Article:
Rock of Ages (Christian hymn)

Infobox Hymn
Name = Rock of Ages
MusicBy = Thomas Hastings
WordsBy = Augustus Montague Toplady
Published = 1775
OrigLanguage = English
TranslatedBy =
TranslatedPub =
Meter =
TradMelodyName = Toplady
Misc =

"Rock of Ages"

Rock of Ages, cleft for me,
Let me hide myself in Thee;
Let the water and the blood,
From Thy riven side which flowed,
Be of sin the double cure;
Save from wrath and make me pure.

Not the labour of my hands
Can fulfil Thy law’s demands;
Could my zeal no respite know,
Could my tears for ever flow,
All for sin could not atone;
Thou must save, and Thou alone.

Nothing in my hand I bring,
Simply to the cross I cling;
Naked, come to Thee for dress;
Helpless, look to Thee for grace;
Foul, I to the fountain fly;
Wash me, Saviour, else I die.

While I draw this fleeting breath,
When my eyelids close in death,
When I soar to worlds unknown,
See Thee on Thy judgement throne,
Rock of Ages, cleft for me,
Let me hide myself in Thee.

"Augustus Montague Toplady"

"Rock of Ages" is a popular Christian hymn by Reverend Augustus Montague Toplady. It can be sung to the hymn tunes "Toplady" by Thomas Hastings or "Redhead 76" by Richard Redhead. The words of the hymn were written in 1763 and first published in "The Gospel Magazine" in 1775, with the music added in around 1830.

According to a famous but largely unsubstantiated story, Rev. Toplady drew his inspiration from an incident in the famous gorge of Burrington Combe, a Mendip gorge close to Cheddar Gorge in England. Toplady, a preacher in the nearby village of Blagdon, was travelling along the gorge when he was caught in a storm. Finding shelter in a gap in the gorge, he was struck by the title and scribbled down the initial lyrics on a playing card.

The fissure that is believed to have sheltered Toplady is now marked as the ‘Rock of Ages’, both on the rock itself and on some maps, and is also reflected in the name of a nearby tea shop.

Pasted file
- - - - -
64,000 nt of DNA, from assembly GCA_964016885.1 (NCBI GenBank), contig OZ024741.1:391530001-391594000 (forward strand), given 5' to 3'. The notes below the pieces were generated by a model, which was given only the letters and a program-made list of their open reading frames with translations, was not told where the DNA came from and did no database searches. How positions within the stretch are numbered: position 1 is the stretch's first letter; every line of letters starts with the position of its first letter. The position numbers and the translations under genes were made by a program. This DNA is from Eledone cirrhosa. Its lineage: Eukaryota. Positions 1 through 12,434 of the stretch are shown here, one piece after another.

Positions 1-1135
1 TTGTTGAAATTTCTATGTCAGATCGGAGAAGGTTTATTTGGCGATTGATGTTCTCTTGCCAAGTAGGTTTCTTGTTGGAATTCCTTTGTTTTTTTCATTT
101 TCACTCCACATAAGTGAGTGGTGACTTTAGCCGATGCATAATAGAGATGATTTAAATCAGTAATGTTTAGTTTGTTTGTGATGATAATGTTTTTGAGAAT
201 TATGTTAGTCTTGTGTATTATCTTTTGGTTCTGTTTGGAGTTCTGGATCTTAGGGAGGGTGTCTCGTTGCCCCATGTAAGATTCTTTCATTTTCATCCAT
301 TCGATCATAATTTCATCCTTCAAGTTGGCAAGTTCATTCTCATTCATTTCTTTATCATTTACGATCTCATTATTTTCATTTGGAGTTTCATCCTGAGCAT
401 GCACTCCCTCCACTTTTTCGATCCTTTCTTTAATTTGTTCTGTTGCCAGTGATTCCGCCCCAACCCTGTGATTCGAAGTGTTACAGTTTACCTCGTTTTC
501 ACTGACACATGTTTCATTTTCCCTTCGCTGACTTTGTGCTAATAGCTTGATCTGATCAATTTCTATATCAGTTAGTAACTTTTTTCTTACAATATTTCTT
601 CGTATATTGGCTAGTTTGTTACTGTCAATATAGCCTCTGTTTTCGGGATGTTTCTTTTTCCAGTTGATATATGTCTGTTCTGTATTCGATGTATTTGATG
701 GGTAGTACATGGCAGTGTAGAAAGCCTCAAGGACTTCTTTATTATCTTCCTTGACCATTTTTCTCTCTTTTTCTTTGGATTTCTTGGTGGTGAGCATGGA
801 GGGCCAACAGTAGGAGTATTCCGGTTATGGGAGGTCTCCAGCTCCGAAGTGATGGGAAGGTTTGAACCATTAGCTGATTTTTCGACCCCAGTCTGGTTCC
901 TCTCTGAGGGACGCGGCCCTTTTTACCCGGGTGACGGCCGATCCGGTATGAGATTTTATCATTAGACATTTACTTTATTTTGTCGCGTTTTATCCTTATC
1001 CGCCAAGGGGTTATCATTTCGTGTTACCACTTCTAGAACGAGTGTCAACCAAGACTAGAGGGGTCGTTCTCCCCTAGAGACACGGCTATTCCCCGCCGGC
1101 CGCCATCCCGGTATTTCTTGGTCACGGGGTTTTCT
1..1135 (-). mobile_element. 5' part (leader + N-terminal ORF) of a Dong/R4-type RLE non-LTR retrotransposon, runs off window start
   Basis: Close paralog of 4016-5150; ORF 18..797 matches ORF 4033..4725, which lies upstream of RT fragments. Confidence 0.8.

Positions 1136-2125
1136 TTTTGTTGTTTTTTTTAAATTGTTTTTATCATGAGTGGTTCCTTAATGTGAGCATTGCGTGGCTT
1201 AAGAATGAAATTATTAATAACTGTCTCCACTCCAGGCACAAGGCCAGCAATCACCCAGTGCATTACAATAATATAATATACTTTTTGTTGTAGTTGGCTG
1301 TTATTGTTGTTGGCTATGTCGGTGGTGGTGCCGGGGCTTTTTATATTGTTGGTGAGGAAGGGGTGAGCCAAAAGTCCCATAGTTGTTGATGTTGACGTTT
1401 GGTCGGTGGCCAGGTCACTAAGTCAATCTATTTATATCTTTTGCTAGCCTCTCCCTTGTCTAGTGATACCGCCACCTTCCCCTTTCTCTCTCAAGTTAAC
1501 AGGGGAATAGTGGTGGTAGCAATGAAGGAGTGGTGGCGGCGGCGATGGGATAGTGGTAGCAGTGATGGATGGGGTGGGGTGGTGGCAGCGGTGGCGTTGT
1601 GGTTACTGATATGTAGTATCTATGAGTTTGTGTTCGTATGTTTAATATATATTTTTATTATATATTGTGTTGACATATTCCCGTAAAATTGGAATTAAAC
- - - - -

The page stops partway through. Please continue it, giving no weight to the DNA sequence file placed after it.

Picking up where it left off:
OthersFact|date=September 2007 have viewed the hymn as a criticism of the theology of John Wesley and the early Methodists, citing the line, ‘Thou must save, and Thou alone’. This line was believed to refer to the Wesleyan notion that human beings may exercise free will and thus play a role in salvation, an idea which Toplady and his Calvinist colleagues rejected.

The hymn was a favourite of Prince Albert, who asked it to be played to him on his deathbed, as did Confederate General J.E.B. Stuart. It was also played at the funeral of William Ewart Gladstone.cite web
title=Rock of ages

In his book "Hymns That Have Helped", W. T. Stead reported "when the "London" went down in the Bay of Biscay, 11 January 1866, the last thing which the last man who left the ship heard as the boat pushed off from the doomed vessel was the voices of the passengers singing "Rock of Ages".


"When my eyelids close in death" was originally written as "When my eye-strings break in death". [Barkeley, J.M. (1979) Handbook to the Church Hymnary, 3 ed. London: Oxford University Press, p.96]



External links

* [ The story behind "Rock of Ages" and a brief biography of Toplady]

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